Many businesses use vans, trucks and buses to move their customers, products or equipment. Depending on the size and use of those vehicles, a business and its drivers may be subject to state and federal commercial vehicle regulations. Complying with these regulations is an important part of a fleet safety program.
State and Federal Requirements
Commercial motor carriers are regulated by the states in which they operate. If these vehicles operate in interstate commerce, federal regulations also apply. In general, most states follow the Federal Motor Carrier Safety Regulations (FMCSR) or similar rules.¹
Commercial Driver’s License (CDL)
Motor carriers that operate large commercial motor vehicles, or vehicles used to transport hazardous materials, must comply with additional regulations if they operate the following types of commercial vehicles:
- Class A – Vehicles with a gross combination weight rating of 26,001 pounds or more including a towed trailer over 10,000 pounds.
- Class B – Single unit vehicles with a GVWR of 26,001 pounds or more (if pulling a trailer, the trailer must not exceed10,000 pounds)
- Class C – Vehicles under 26,001 pounds used or designed to transport 16 or more passengers, including the driver, and vehicles less than 26,001 pounds required to display hazardous material placards.
Drivers of these vehicles must have a commercial driver’s license and the appropriate endorsements for the vehicles they are driving. Companies that operate these vehicles must also have a drug and alcohol testing program that meets the Department of Transportation (DOT) alcohol and controlled substances testing program requirements.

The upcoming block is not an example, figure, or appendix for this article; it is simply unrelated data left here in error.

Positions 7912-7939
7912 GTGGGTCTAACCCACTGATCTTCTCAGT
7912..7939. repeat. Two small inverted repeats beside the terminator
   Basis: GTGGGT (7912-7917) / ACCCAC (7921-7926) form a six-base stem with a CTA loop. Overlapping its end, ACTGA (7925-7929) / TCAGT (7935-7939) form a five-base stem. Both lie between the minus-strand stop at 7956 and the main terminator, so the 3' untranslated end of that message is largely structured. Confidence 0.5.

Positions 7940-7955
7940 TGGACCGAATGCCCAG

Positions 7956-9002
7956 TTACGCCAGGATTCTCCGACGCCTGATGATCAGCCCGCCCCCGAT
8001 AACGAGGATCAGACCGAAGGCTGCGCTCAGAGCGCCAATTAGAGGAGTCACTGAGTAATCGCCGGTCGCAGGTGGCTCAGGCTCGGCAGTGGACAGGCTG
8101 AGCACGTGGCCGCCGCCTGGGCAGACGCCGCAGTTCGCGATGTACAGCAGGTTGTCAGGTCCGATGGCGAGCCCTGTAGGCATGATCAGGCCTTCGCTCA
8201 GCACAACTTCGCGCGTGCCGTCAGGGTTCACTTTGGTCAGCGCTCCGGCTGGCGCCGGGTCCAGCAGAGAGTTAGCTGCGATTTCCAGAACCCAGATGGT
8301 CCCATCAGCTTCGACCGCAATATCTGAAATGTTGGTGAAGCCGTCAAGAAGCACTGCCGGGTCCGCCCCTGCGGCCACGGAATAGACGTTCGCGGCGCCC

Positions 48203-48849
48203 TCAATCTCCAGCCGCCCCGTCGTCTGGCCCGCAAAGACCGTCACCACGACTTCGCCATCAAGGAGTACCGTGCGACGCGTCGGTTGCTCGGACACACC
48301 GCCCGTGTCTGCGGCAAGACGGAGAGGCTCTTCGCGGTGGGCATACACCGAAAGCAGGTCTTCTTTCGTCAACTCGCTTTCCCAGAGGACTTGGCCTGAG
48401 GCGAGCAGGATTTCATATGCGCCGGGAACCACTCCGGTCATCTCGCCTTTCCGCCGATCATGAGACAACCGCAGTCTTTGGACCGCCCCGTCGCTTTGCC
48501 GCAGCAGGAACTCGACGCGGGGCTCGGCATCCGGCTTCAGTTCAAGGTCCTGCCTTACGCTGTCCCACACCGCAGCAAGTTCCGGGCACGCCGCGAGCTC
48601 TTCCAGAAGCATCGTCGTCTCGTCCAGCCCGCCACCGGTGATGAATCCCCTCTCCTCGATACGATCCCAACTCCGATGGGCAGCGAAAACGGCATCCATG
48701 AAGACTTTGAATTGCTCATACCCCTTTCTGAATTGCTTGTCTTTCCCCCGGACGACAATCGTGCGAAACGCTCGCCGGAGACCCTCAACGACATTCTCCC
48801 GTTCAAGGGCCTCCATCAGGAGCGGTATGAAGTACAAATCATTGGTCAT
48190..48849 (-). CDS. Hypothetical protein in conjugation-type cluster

Companies that provide interstate for-hire transportation must obtain federal operating authority by filing the appropriate application with the Federal Motor Carrier Safety Administration (FMCSA). For-hire and private motor carriers must also register with the FMCSA and obtain a U.S. Department of Transportation (DOT) number. This number must be displayed on all commercial vehicles the motor carrier operates.
Organizations operating commercial motor vehicles in interstate commerce may also be required to register and pay fees under the Unified Carrier Registration Act of 2005.²
More than 30 states currently require intrastate motor carriers to obtain a U.S. DOT number as part of their commercial motor vehicle registration process. Other state registration requirements may include complying with International Fuel Tax Agreement and International Registration Plan, if a motor carrier is operating in interstate commerce.
Additional registration requirement may exist. For information about these requirements visit the Federal Motor Carrier Safety Regulations website and contact the agency in your state that regulates commercial motor vehicles.